How to Save Money to Invest When You Feel Like You Don’t Have Any
One of the problem a lot of new investors have is simply coming up with money to start investing. As with most pursuits in life, whether it’s an athletic goal, wanting to start your own business, or doing literally any challenging activity, the key is just getting started. Seriously, starting small TODAY is the best step you can take if you aren’t sure what to do right now. Having no money to invest is an okay excuse for about five minutes. I’m sorry if that sounds harsh, but it’s true.
I could write another essay about the virtues of saving money and why it is important that we do it, and even convince you (not that it’d be hard), but what would you gain from that? There are already thousands of articles out there which talk about that. We know that it is important to be investing or to be saving, but we don’t do anything about it. With so much information out there, it’s incredibly understandable that we get sidetracked. Psychology research has shown that more choice leads to less action. My favorite paragraph from that article is this:
Understanding how we choose could guide employers and policy makers in helping us make better decisions. For example, most of us know that it’s a wise decision to save in a 401(k). But studies have shown that if more fund options are offered, fewer people participate. And the highest participation rates are among those employees who are automatically enrolled in their company’s 401(k)’s unless they actively choose not to.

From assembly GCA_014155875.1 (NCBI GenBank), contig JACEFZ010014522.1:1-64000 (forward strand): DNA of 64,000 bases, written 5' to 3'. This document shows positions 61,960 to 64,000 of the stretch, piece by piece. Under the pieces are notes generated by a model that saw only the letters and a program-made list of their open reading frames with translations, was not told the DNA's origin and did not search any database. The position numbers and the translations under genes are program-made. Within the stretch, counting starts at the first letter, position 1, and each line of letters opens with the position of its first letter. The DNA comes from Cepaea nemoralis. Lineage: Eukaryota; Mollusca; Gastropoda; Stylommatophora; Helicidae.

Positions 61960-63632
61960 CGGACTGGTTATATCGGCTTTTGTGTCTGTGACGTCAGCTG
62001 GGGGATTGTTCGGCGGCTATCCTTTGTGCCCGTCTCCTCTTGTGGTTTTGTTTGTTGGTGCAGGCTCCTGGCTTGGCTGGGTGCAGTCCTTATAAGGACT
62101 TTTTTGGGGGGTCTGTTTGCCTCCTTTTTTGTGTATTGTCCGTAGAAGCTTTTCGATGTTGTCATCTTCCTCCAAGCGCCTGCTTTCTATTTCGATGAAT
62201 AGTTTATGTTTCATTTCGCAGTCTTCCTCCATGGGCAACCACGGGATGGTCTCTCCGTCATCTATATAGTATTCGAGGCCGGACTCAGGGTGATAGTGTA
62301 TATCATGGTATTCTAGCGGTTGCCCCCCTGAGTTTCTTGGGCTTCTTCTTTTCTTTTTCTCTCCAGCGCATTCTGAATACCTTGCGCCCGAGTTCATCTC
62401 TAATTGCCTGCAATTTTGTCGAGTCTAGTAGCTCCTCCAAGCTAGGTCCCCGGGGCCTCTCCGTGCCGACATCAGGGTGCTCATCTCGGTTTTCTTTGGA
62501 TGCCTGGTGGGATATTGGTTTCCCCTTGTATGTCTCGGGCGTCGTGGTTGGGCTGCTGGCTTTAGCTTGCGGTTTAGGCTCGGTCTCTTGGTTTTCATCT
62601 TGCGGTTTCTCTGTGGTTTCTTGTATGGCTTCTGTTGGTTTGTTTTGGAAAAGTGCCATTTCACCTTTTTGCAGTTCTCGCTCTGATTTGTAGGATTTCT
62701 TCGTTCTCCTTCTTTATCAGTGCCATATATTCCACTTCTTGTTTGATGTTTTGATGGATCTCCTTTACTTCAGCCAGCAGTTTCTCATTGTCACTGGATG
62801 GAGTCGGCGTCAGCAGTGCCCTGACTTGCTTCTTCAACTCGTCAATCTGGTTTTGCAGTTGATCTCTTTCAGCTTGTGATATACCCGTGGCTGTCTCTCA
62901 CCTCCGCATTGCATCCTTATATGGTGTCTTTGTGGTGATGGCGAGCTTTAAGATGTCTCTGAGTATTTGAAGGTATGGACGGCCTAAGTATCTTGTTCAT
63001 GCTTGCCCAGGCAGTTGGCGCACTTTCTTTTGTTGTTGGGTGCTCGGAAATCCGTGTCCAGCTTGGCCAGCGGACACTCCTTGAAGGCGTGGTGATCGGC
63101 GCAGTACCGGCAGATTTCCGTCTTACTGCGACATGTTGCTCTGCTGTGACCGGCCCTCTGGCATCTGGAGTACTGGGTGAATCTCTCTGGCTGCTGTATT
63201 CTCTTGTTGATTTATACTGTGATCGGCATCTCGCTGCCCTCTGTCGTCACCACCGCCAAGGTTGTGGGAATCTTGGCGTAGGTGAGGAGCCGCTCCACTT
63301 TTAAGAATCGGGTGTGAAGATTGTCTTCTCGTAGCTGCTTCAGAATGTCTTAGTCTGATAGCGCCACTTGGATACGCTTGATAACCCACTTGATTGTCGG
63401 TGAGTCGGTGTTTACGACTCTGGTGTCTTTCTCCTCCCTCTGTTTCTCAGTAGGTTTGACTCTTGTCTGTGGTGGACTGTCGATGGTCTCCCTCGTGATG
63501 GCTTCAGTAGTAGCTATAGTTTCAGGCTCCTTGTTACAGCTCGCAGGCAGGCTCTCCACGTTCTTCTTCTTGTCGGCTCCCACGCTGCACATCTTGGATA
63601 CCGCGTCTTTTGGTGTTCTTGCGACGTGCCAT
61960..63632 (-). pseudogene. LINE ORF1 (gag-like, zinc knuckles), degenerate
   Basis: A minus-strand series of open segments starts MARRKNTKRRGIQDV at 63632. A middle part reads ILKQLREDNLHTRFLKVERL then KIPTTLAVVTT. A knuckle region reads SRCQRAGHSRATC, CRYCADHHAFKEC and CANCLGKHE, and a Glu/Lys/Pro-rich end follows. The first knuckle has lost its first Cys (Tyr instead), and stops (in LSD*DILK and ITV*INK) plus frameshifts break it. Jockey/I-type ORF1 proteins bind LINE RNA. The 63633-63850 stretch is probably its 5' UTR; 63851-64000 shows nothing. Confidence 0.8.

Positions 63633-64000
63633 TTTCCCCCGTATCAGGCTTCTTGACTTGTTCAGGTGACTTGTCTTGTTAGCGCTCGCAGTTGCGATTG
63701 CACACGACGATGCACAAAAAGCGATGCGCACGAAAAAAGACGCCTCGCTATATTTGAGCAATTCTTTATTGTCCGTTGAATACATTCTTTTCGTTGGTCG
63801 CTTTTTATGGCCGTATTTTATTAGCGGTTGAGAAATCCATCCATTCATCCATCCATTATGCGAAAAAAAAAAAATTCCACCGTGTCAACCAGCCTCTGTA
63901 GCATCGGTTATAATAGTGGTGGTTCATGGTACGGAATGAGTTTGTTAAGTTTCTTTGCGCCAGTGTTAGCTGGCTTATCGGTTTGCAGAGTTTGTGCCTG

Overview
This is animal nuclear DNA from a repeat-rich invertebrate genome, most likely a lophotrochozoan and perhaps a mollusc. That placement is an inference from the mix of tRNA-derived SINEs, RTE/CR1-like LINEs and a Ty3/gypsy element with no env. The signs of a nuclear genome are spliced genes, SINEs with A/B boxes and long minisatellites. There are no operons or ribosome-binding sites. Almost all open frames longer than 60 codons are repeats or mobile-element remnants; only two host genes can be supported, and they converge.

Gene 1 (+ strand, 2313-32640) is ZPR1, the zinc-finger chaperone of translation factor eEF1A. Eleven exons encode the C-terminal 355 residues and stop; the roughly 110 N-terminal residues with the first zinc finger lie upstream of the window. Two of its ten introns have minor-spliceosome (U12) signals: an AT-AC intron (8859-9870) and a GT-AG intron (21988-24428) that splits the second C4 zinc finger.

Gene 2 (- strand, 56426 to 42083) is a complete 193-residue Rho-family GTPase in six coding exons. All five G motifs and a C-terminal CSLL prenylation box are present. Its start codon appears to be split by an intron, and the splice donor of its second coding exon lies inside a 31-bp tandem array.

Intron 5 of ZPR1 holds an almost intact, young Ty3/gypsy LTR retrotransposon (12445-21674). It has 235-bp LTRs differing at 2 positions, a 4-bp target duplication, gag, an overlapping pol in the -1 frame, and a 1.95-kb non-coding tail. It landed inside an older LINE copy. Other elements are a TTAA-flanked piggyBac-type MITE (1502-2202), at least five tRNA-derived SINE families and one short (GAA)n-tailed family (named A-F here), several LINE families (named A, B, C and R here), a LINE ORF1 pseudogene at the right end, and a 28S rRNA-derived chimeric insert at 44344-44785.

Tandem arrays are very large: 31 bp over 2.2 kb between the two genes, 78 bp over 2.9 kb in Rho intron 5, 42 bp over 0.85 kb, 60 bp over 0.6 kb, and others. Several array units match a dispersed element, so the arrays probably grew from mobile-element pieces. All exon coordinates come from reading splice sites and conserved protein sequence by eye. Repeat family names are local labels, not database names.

Setting up an automated savings plan is easy. I use ING Direct as my savings account, as it is free to use and doesn’t carry any minimum balance requirements or anything. I paused in the middle of writing this to test how easy it was to set up and it took me literally 2 minutes 43 seconds to set up a recurring savings plan. This includes me moving slowly and checking my checking account balance to see what would be possible, so it can be done even more quickly if you focus. But it’s ridiculous how easy they make it for you to do.
Seriously, if you already have an account with ING it will take you less than 5 minutes to do even if you check email once or twice while doing it. The steps are as follows: 1) log in to your account through ING Direct; 2) click on “Automatic Savings Plan”; 3) set up the dollar amount and frequency. That’s it. I set up a weekly transfer from my checking account (which is through Schwab) into my savings account of $25. Not enough to break the bank, but it still amounts to $100 each month that you can then transfer to your brokerage account to invest a little bit. Every little bit helps. It is much easier to stomach transferring $25 or $50 each week out of your account instead of $1000 all at once. Having too many decisions or choices cripples our thought process, so we take the path of least resistance which is always to do nothing.
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- Ready to Invest? Some thoughts to keep in mind.